Understanding body style names

I'm new to this group (I just posted a message about the EGR valve bolts on a 3000SE).
I've been reading other threads simply out of interest, but I'm lost with the
generic, or short-form names you all use. Where can I find a summary of body style names S, C, and so on, and the older names, and what they mean? You know, so I can look at a MB and say that's a such-and-such style.
For example, my car is a 1990 300SE. I love the body style of that era, and my goal is to one day buy a cherry 560SEC ... I "think" it's an SEC ... from the early 1990s; but anyway, did the body style of that time have a certain name?
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Your 300SE is a short wheel base 126 body. The 560SEC is also the 126 body, but in the coupe version. The long wheel base 126 4 door body would have the model indicator ending in a L, as in 560SEL.

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I have the same qustions thier must be a book to help us.
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Go to Juergens MBSPY site -- good starting point
http://mbspy.bacosys.be/index2.html
DAS
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http://mbspy.bacosys.be/links.htm#models

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300SE
300 = 3 liter engine S = Super Class E = Fuel Injected (german word for it starts with an e) C = Coupe L = Long Body D = Diesel
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snipped-for-privacy@optonline.net (Chet Hayes) wrote in

The word is Einspritze (Einspritz, Einspritzer, Einspritzen).
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snipped-for-privacy@optonline.net (Chet Hayes) haute in die Tasten:

E=Einspritzung (Injection). The letter E was removed from the type names in the early 90's when Mercedes stopped selling cars with carburators. Then they introduced the "class" system:
A-Class (subcompact) C-Class (small sedan/estate/coup) E-Class (medium sedan/estate) S-Class (large sedan) SLK (superleicht kurz = superlight short = small roadster) SL (superleicht = superlight = big roadster) CLK (small coup) CL (big coup) M-Class (ML, SUV) G-Class (Gelaendewagen = All Terrain Vehicle) V-Class (Minivan)
The number behind the letter usually indicates the engine displacement, so 320 stands for 3,2 litre. Other additions indicate the type of the engine (D for Diesel, CDI for Diesel Common Rail Injection, Kompressor for supercharger and so on) or they specify the type of the body (L for long wheel base, T for estate)
Just recently Mercedes has started to erode this numbering system. The new S600 does not have 6 litres of displacement, but a 5.4 litre twin turbo, the E240 has 2,7 litres and so on. Besides this they started to sell cars with real names, such as Vaneo or Viano, which both are minivans. In general Mercedes is likely to widen up their choice of different bodystyles and engines dramatically in the future, so it will be even harder to tell the character of the car just by reading its name.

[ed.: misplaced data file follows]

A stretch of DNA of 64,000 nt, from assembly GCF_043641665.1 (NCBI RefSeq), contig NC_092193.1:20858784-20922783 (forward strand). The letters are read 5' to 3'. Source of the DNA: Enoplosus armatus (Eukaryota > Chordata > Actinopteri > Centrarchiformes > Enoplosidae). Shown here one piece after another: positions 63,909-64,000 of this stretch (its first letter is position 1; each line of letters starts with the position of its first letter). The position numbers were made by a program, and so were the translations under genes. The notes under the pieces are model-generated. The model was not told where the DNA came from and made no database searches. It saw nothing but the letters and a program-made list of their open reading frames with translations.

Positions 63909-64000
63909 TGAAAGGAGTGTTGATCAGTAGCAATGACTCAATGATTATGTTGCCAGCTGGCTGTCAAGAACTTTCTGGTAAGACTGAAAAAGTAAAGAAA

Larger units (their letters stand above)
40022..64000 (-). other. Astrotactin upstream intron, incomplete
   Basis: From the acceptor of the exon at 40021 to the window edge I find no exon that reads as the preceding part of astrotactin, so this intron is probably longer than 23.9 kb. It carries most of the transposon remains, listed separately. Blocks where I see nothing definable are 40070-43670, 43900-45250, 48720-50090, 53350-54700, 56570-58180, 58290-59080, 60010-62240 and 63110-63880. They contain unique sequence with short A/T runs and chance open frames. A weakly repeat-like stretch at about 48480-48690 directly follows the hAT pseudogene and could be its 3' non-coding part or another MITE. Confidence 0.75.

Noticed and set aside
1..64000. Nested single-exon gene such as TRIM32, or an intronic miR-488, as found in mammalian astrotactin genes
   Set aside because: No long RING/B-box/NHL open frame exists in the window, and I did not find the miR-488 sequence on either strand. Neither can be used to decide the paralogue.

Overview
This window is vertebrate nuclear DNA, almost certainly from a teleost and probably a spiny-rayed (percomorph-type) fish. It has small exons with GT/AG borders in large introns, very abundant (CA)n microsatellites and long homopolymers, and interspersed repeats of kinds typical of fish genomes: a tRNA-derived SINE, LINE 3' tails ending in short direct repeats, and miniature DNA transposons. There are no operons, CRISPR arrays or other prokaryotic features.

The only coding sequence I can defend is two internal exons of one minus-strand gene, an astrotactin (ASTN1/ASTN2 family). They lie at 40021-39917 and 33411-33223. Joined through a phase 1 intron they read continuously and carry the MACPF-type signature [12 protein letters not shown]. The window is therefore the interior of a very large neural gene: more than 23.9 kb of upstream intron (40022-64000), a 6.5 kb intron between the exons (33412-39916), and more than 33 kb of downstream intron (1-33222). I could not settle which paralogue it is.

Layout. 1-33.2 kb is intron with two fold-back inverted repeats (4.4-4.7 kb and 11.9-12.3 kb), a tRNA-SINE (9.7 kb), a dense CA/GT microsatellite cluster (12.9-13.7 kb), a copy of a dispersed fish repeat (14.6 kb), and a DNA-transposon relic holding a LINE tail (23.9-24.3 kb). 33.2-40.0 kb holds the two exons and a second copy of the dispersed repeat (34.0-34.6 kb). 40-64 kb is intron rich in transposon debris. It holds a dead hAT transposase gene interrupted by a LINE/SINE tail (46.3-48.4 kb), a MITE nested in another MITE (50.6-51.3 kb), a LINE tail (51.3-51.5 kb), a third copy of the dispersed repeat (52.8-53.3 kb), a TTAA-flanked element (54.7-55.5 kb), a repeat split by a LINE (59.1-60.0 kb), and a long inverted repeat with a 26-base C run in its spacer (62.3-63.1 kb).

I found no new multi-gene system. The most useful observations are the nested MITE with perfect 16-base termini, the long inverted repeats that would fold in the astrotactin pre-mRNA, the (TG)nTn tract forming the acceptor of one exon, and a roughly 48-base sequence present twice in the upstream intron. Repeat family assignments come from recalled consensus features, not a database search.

Frank
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Frank Kemper wrote:

That is the basic rule.

Just recently ? No.
First one I remember from after WWII were 170 V and 170 D (W136 VI and W136 VI D) which both had indeed 1767 ccm displacement - following the general rule the max displacement of a 170 should have been maximum 1700 ccm only as the model number should be the displacement divided by ten, everything after the comma cut-off and then rounded-up to the next full 10: 1767 : 10 = 176,7 = 176 and then rounded-up = 180
Other early exceptions are Ponton 180 D which had 1988 ccm, Ponton 180 with 1897 ccm, 190 D fintail with 1988 ccm, W 100 (Mercedes 600) which had 6289 ccm, those /8 250 and 250 C with the M130 engine and 2778 ccm etc.
In more modern times the system went less strict with the introduction of the 190 in 1982 (W201 aka Baby Benz) when the 190 had the 1996ccm M102 known from the W123 series - following the general rule it would have been a 200 too - MB decided to name it 190 to make clear it was a smaller car than the W123.
Maybe time for a page about that on my site?
Juergen
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I think the introduction of a third saloon body size with the 190 got the entire nomenclature into a huge mess, especially when the 190 got several engine sizes. I am pretty sure this sparked off the complete change that we have now, with the intial letter giving an indication of body style.
It seems that all this slipped out of the hands of engineers into those of marketing 'professionals'. Also look at the type of marketing hype now put out. All 'lifestyle' images and text. Very little hard facts about innovations etc.